After the 9 March 2010, I will randomly select the winner.

This giveaway is open to anyone from anywhere, domestic and international.

Good luck!

Sunday, February 7, 2010

Busy about the house...

[ Living Room in a shambles, but it's okay because we have new ceiling fans!]

[ New light fittings: No more living in the "dark ages" for us!]

[Our home was built sometime between 1892 and 1900. That makes it a late-Victorian/early-Edwardian/Federation-cusp home. There are different toggle switches available for each of these, but in the end we decided upon copper Edwardian toggles for the light switches]

[A pile of old wiring and piping]

[ The old ceramic fuse-box and the beginnings of a new back wall]

[The new, up-to-standard fuse-box and the new wall almost complete]

[SJ's dad flushing the new wall and finishing the cornice ]

It's been just over a year now since we purchased our little stone cottage in the Ranges.

We got off to a slow start with our planned improvements, but the past few months have been rather busy for us.
Between October and December 2009 we had a complete overhaul of the electrics, which had to be done before we could move onto the more enjoyable aspects of DIY renovations.

Once the electrician finished we put in a new wall of gyprock and new cornice in the back room to hide the patchy stone wall that was the original back of the house. It is ready now to be painted, which will happen when the weather cools.

We are focusing on one room at a time, in an attempt to create as little disturbance to our lives as possible. These days we are focused on the main bedroom: plastering, patching, stripping and sanding in preparation for re-painting. The weather since Christmas has been rather hot, so we have only been able to do work on the odd day here and there when we get a cool reprieve.

The living room is currently doubling-up as our bedroom, which is turning out to be an inconvenience more often than not, so we hope to have the main bedroom completed by Easter at the latest. Fingers-crossed!

[An empty main bedroom, plastered and patched...

...and waiting for someone to start stripping back the skirtings, ceiling, window and door frames.]

Thursday, February 4, 2010

A Jane Austen Giveaway!

"Silly things do cease to be silly if they are done by sensible people in an impudent way." - Emma

You may well be aware of this already, but I love Jane Austen. It probably comes as no surprise then that when I discovered Shelly over at Tea Time was hosting a giveaway for a brand-new copy of the novel Emma, I just had to tell everyone about it!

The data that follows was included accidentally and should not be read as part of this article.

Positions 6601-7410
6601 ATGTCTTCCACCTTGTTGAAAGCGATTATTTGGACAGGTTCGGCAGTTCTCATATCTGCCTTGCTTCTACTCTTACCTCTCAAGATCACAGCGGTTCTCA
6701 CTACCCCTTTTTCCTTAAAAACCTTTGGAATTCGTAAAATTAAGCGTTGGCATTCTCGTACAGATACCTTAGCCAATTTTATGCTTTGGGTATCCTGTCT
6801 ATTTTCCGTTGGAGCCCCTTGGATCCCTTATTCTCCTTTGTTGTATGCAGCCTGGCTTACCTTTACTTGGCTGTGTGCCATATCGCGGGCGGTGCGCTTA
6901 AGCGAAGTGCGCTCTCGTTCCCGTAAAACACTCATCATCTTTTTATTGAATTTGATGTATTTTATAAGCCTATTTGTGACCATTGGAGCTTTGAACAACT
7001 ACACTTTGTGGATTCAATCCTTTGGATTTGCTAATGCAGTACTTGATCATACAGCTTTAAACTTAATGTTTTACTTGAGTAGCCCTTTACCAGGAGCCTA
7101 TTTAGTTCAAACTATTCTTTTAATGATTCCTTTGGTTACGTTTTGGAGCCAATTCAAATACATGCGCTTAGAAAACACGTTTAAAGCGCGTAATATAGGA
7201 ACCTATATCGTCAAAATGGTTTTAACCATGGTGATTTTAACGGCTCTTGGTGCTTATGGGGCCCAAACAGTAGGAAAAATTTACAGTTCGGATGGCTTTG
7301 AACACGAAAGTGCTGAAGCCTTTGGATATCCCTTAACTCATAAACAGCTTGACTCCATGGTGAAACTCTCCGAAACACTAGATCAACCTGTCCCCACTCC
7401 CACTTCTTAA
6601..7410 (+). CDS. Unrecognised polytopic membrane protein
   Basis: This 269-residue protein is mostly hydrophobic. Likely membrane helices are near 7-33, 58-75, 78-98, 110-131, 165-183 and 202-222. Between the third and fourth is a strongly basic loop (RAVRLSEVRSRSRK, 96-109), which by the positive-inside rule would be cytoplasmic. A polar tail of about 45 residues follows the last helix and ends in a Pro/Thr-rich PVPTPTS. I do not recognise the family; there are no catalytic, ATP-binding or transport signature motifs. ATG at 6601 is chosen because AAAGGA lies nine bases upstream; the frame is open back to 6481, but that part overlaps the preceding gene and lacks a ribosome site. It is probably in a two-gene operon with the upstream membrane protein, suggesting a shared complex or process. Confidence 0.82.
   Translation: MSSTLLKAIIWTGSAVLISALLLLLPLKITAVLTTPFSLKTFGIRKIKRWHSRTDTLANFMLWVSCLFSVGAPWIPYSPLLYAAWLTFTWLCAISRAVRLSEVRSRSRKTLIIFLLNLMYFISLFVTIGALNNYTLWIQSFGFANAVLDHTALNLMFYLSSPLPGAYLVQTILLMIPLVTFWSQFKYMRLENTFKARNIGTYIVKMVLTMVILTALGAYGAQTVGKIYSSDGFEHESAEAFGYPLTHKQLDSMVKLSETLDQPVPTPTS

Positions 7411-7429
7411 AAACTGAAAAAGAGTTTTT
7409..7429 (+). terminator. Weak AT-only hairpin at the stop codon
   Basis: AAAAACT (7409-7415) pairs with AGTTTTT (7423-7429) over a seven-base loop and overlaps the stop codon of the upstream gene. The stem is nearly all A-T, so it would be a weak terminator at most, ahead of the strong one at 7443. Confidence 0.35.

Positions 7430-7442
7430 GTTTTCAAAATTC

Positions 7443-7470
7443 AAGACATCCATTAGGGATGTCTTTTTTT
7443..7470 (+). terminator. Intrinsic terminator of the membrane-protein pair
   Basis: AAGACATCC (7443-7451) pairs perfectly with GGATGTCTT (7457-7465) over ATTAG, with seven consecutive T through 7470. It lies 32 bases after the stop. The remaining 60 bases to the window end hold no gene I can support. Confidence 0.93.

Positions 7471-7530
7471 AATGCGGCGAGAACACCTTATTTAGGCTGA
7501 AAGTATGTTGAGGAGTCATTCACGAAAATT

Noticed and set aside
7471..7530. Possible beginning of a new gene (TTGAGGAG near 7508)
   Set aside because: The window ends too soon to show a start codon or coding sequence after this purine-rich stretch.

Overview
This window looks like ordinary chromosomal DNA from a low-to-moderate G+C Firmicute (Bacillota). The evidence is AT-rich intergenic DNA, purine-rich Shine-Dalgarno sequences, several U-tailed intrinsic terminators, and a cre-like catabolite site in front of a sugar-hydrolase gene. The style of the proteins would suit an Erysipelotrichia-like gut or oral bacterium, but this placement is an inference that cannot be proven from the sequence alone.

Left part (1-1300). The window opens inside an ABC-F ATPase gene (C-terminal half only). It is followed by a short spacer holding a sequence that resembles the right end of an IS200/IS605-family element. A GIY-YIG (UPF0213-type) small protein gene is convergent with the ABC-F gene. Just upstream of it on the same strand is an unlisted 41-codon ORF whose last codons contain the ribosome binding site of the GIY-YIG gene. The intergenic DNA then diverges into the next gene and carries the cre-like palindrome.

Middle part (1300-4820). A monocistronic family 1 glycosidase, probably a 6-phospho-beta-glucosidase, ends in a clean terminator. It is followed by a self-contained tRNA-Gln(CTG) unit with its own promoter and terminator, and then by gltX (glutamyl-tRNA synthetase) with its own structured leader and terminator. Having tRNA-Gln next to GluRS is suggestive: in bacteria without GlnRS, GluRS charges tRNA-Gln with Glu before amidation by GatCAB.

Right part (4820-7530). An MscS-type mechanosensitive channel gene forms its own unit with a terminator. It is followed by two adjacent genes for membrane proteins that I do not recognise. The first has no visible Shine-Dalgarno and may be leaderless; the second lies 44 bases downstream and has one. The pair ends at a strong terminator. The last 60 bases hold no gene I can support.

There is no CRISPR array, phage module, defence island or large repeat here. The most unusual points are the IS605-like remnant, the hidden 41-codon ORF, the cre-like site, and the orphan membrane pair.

I quite enjoy spoiling friends and complete strangers with books, so I think it is wonderfully generous of Shelly to share with one lucky person this great story.

If you would like a chance to win yourself a copy of this book, all you have to do is visit Shelly's blog and leave a comment. She will announce the winner in due course, but hurry: It could be soon!
EDIT: Giveaway ends 28 February 2010, with the winner announced 1 March 2010. Good luck!
From the blurb:
Beautiful, clever, rich - and single - Emma Woodhouse is perfectly content with her life and see no need for either love or marriage. Nothing, however, delights her more than interfering in the romantic lives of others. But when she ignores the warnings of her good friend Mr Knightley and attempts to arrange a suitable match for her protegee Harriet Smith, her carefully laid plans soon unravel and have consequences that she never expected. With its imperfect but charming heroine and its witty and subtle exploration of relationships, Emma is often seen as Jane Austen's most flawless work.

Wednesday, February 3, 2010

Rain is grace...

Rain is grace; rain is the sky condescending to the earth; without rain, there would be no life. - John Updike

With all the heat we've suffered since November, I had been eagerly awaiting April, the traditional month for the first rain storms heading into Winter. As it turns out, I didnt need to wait that long, as for the second time in a week it has rained: Beautiful, glorious, refreshing rain!

There isnt anything more revitalising than a rain storm in the middle of Summer, especially in our part of the world. No one wishes for hot, dry days of 43*C, but everybody hopes for a bit of rain every now and again...

That has to be truth no matter where you live.